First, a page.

Compare the collective intentionality of the track team with that of a theater ensemble. With the exception of handoffs in the relays, the track meet requires no explicit cooperation,which contrasts markedly with the kind of participation required in the presentation of a theatrical totality. Members of the ensemble are required to have in mind the aesthetic totality to which they aspire to create together. Actors who cannot grasp the complexity of the desired totality may not be able to contribute fully to that product. When audiences detect “upstaging” in a player, they are noticing the presence of an I-intentionality, which stands out against the backdrop of we-intentionality present in the other players.

What is the source of the we-intentionality in members of the theatrical ensemble? Each player has an understanding of the aesthetic totality that the ensemble seeks to create for the audience. Moreover, each understands, at least to some minimal degree, the aesthetic whole and their role in the creation of it. Evidence of the presence of the shared knowledge of the aesthetic totality presents itself when the not uncommon anomalies or glitches in performances occur. These are resolved by various creative adjustments by the participants that overcome these difficulties—often so well that only the most informed audiences can detect their repairs.

Deontic Powers. Status functions always carry with them, “without exception,” deontic powers. [3] “That is, they carry rights, duties, requirements, permissions, authorizations, entitlements, and so on.” According to Searle, “the test for whether a noun names an institution is whether under that description the object named has deontic powers.”[4] Searle's favorite example of deontic power is promise making. When we make a promise, we feel an obligation to keep it, that is, to fulfill the conditions of the promise. If we do not keep the promise, we feel badly about it. What makes us want to keep our promises, and feel deficient if we do not, is our recognition of the deontic obligation at the heart of promise making. Young children show their grasp of this deontic force when they ask, “You promise?” Stated differently, children understand the institution of promising, because they grasp that an obligation is being created.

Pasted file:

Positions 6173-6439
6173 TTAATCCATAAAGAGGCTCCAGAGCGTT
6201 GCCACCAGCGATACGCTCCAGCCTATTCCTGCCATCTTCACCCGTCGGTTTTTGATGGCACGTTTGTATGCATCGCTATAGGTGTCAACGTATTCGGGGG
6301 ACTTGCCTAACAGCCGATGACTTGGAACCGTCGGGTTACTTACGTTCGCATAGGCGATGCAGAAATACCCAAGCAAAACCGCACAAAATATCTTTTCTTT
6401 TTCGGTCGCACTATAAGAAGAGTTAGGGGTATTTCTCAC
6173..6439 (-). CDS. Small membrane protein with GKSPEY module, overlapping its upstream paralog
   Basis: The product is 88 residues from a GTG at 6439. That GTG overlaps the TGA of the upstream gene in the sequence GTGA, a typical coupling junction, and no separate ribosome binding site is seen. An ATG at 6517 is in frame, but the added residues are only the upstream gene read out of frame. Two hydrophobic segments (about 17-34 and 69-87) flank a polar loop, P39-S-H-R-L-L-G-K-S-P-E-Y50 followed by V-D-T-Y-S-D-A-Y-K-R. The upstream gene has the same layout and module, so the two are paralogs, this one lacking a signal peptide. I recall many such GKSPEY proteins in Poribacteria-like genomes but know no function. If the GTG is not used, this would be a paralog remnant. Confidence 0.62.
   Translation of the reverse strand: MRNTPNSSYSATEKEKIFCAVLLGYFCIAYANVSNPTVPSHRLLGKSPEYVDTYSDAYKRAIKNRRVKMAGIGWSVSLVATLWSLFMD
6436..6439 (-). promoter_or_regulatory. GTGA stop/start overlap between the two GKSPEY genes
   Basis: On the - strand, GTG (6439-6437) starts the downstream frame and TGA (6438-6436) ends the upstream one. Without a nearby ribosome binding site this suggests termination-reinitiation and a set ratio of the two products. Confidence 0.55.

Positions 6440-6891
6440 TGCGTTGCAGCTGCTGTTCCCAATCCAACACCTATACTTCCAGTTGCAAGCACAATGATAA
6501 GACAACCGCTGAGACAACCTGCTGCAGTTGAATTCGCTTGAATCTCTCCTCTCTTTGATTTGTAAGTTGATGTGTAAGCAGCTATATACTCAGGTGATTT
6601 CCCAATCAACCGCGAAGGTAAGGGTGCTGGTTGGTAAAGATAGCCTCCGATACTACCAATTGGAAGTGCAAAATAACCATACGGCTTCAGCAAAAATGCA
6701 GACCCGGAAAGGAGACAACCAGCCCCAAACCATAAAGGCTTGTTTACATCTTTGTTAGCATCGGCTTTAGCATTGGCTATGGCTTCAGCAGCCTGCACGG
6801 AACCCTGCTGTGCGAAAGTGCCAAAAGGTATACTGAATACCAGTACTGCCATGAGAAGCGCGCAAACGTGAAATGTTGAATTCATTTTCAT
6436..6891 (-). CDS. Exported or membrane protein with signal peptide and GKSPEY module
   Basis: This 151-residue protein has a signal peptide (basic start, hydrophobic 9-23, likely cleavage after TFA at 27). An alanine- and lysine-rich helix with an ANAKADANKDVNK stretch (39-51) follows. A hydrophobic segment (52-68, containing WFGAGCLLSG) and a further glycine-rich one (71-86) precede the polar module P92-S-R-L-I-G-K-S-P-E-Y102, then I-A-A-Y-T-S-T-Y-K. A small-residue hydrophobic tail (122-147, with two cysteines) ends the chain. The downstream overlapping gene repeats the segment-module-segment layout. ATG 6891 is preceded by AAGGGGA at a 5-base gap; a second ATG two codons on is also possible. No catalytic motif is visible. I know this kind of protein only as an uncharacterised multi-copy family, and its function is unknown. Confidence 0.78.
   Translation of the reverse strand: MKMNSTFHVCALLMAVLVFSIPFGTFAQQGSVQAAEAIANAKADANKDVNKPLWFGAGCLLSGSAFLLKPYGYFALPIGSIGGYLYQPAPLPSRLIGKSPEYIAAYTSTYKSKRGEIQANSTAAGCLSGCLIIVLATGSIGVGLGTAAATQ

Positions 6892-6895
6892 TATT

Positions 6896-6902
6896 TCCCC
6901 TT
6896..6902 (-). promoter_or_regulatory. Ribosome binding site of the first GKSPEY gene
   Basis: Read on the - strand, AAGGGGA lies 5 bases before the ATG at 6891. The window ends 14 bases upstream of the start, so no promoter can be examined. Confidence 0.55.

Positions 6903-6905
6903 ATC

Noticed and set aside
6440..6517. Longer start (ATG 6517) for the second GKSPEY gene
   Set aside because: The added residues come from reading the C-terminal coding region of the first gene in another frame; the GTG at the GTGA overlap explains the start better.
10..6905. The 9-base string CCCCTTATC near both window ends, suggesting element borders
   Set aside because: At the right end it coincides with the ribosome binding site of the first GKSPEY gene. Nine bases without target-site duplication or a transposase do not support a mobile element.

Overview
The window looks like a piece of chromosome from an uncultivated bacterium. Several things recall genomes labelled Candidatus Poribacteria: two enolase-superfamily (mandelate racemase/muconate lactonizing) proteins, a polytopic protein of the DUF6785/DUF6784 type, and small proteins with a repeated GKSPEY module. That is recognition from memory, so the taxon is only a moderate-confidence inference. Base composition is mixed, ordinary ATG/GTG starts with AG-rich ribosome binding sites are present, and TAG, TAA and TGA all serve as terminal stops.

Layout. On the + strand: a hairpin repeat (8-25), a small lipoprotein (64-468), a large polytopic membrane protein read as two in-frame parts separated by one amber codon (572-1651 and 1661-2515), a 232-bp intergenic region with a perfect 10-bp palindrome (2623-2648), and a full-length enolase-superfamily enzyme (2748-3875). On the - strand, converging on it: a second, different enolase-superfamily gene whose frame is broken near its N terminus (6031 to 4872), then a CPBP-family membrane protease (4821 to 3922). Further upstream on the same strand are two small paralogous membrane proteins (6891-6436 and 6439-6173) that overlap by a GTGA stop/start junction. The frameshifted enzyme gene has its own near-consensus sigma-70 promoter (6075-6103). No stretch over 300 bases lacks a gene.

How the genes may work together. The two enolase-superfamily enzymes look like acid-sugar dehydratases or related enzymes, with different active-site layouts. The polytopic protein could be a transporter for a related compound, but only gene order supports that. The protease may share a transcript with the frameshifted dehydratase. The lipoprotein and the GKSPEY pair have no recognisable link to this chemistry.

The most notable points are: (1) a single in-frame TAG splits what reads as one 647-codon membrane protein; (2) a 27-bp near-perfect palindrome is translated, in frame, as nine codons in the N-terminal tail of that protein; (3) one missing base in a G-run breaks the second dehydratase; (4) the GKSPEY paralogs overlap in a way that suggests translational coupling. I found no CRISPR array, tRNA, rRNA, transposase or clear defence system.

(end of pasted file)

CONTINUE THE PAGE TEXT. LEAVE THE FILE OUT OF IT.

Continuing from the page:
“It is because status functions carry deontic powers that they provide the glue that holds human civilization together.”[5] These deontic powers, which inhere within institutional statuses, may be of two types: positive deontic powers--rights, and negative deontic powers--duties and obligations. [6] It is by means of this account of deontic powers that we transition from the language of academic freedom to academic rights, duties, and obligations.

As Searle says, “once we get clear about their ontological status, the existence of rights is no more mysterious than the existence of money, private property, or friendship.” Moreove… rights, such as property rights and marital rights, are status functions; that is, they are deontic powers deriving from collectively recognized statuses. They are deontic powers that are imposed on people and can function only by collective recognition or acceptance.” [7]

“The important thing to emphasize is that rights are always against somebody.” [8] If X has a given right, then we know that other people have a corresponding obligation. “To have a right is to have those people, against whom you have the right, obligated to you, and the obligations derive from some status you have.” [9] “Because of your position in an institution, whether it is family, private property, citizenship, or membership in anorganization, you have rights, as well as duties and obligations, that are attached to the position you are in.” [10] Searle's analysis of institutions and their concomitant deontologies provides us with a basic and useful framework for understanding the nature of professorial status.

Professorial Status

Recall that the general idea of a status function is that some status Y is imposed, through collective recognition, on X in context C. When Y is professorial status, the status function assigns this status to persons in universities who fulfill the conditions of assignment of that status function. Inherent within the status of professor are positive and negative deontic powers. To understand professorial status is to understand these powers.